Using Data to Find the Right Approach in Winder, Georgia
Using Data to Find the Right Approach in Winder, Georgia
Kennedy Elementary School - Winder, Georgia
Ryan Butcher, Principal
Grades Pre-K to 5
15% English language learners
17% special education
In 2014, Kennedy Elementary School (KES) in Barrow County, Georgia, was facing its fair share of challenges. As a Title I focus school, it needed an instructional program that could help prepare students for the Georgia Milestones Assessment System, address the needs of the bottom-performing 25 percent of students, and promote parent involvement in student learning.
Kennedy Elementary School in Barrow County, Georgia, initially turned to Edmentum's Study Island as a way to engage parents in student learning while addressing the needs of the bottom-performing 25 percent of students. Now, thanks to the incredible enthusiasm and effective use of data from both Study Island and Exact Path by teachers at KES, students are not only more comfortable and confident when it comes to taking NWEA MAP assessments, they are also achieving real growth on the Georgia Milestones assessments.
How They Did it:
The first challenge that Principal Ryan Butcher and the faculty at KES addressed was parent involvement. The search for the right program eventually led KES to implement Edmentum’s Study Island in grades 3–5 in 2014. The standards-based, K–12 practice, and formative assessment program provided practice to support classroom instruction and help students prepare for the Georgia Milestones and featured tools to engage parents. Using Study Island, teachers assigned lessons and activities for students to work on at home where parents could provide support and monitor progress. Also, teachers utilized Study Island’s parent notifications to keep parents in the loop about missing assignments, low scores, and more.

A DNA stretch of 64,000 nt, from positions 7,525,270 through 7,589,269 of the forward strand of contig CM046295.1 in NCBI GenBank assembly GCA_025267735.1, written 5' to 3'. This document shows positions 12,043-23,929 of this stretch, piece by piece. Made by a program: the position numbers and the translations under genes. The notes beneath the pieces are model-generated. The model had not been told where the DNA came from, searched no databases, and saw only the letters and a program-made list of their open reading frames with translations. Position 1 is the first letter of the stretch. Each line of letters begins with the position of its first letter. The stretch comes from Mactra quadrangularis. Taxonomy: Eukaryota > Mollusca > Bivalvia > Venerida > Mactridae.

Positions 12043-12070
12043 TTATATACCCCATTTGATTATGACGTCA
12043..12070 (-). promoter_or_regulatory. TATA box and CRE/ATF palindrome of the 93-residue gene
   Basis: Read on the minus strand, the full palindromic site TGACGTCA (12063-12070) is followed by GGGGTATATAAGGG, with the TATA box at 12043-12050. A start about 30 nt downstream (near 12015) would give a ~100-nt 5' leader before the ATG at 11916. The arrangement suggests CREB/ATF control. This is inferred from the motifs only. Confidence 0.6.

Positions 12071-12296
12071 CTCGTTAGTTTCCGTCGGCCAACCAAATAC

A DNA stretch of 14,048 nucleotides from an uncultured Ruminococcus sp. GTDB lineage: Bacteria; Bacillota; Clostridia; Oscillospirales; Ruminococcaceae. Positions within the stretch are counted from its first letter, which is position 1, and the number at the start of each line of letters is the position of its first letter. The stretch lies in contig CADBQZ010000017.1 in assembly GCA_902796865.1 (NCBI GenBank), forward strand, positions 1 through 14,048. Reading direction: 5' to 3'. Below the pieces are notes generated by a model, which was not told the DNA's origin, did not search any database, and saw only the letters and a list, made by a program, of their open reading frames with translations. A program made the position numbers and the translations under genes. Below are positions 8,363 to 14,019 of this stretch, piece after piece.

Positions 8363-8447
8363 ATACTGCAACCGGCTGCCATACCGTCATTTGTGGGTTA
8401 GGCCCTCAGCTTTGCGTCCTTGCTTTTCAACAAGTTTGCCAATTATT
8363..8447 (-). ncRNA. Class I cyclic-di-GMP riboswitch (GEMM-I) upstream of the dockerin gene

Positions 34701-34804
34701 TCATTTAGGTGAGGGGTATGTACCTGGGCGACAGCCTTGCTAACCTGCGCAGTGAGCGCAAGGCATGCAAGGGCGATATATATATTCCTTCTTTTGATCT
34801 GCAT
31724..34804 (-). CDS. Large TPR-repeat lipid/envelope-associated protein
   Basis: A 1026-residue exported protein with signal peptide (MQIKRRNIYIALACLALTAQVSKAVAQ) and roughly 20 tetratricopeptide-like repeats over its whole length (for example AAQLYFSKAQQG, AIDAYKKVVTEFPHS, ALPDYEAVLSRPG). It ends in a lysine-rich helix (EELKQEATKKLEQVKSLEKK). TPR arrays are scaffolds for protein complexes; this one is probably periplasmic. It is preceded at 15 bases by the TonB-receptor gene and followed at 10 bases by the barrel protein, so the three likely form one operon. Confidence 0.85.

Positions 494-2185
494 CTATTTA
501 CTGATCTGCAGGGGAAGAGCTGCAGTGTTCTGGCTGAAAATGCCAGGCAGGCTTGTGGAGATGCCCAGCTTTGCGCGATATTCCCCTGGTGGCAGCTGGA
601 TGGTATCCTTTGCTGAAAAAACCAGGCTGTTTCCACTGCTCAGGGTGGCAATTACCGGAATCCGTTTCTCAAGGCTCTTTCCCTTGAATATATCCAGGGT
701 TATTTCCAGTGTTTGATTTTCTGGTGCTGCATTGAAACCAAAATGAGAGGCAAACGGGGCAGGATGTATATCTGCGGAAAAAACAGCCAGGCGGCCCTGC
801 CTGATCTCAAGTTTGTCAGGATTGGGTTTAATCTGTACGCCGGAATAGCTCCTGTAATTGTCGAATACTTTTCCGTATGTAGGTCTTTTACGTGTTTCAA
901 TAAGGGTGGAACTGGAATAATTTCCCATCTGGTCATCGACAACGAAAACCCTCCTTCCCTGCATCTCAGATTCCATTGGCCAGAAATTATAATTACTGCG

Mr. Butcher was thrilled to have found a solution that fulfilled the needs of the school’s parent engagement program and even more delighted to see that his teachers were utilizing other Study Island features to support classroom instruction as they became more familiar with the program.
“As we got into Study Island and saw what was available, we started using it to support assignments,” Mr. Butcher explained. “My teachers started using it as whole-group instruction, and kind of monitoring and going through the lessons to support the instruction that they had, and walking students through sample assignments and sample lessons.”
In 2017, KES teachers also started to use Study Island to address learning gaps identified by NWEA™ MAP® assessments through Edmentum’s partnership with NWEA.
“We can upload the students’ MAP scores into Study Island, and then it assigns specific tasks based off the needs of the students—it just pinpoints that instruction that these kids need, which makes it so much easier on the teachers,” said Mr. Butcher. “The reporting allows them to differentiate their instruction based off what the kids need.”